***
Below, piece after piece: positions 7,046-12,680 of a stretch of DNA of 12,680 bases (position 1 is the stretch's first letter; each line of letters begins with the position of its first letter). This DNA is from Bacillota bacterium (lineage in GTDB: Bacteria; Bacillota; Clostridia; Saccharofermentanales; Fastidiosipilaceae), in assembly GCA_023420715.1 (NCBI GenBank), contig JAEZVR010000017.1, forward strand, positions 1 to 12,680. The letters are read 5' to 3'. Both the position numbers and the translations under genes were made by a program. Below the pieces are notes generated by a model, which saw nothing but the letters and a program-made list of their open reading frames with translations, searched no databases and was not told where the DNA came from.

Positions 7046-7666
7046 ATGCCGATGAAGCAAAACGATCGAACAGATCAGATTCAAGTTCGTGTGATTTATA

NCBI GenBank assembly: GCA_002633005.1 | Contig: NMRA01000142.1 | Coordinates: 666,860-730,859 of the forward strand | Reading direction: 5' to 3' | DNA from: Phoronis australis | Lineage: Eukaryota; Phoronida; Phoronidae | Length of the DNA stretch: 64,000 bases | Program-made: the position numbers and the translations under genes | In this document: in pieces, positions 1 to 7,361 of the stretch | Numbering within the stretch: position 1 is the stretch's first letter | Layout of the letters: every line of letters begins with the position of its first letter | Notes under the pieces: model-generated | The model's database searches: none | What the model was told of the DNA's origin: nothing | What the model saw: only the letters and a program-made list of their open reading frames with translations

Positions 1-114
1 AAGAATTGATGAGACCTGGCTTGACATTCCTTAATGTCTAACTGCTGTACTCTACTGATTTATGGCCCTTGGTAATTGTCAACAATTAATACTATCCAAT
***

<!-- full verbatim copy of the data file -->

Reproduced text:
Below, piece after piece: positions 7,046-12,680 of a stretch of DNA of 12,680 bases (position 1 is the stretch's first letter; each line of letters begins with the position of its first letter). This DNA is from Bacillota bacterium (lineage in GTDB: Bacteria; Bacillota; Clostridia; Saccharofermentanales; Fastidiosipilaceae), in assembly GCA_023420715.1 (NCBI GenBank), contig JAEZVR010000017.1, forward strand, positions 1 to 12,680. The letters are read 5' to 3'. Both the position numbers and the translations under genes were made by a program. Below the pieces are notes generated by a model, which saw nothing but the letters and a program-made list of their open reading frames with translations, searched no databases and was not told where the DNA came from.

Positions 7046-7666
7046 ATGCCGATGAAGCAAAACGATCGAACAGATCAGATTCAAGTTCGTGTGATTTATA

NCBI GenBank assembly: GCA_002633005.1 | Contig: NMRA01000142.1 | Coordinates: 666,860-730,859 of the forward strand | Reading direction: 5' to 3' | DNA from: Phoronis australis | Lineage: Eukaryota; Phoronida; Phoronidae | Length of the DNA stretch: 64,000 bases | Program-made: the position numbers and the translations under genes | In this document: in pieces, positions 1 to 7,361 of the stretch | Numbering within the stretch: position 1 is the stretch's first letter | Layout of the letters: every line of letters begins with the position of its first letter | Notes under the pieces: model-generated | The model's database searches: none | What the model was told of the DNA's origin: nothing | What the model saw: only the letters and a program-made list of their open reading frames with translations

Positions 1-114
1 AAGAATTGATGAGACCTGGCTTGACATTCCTTAATGTCTAACTGCTGTACTCTACTGATTTATGGCCCTTGGTAATTGTCAACAATTAATACTATCCAAT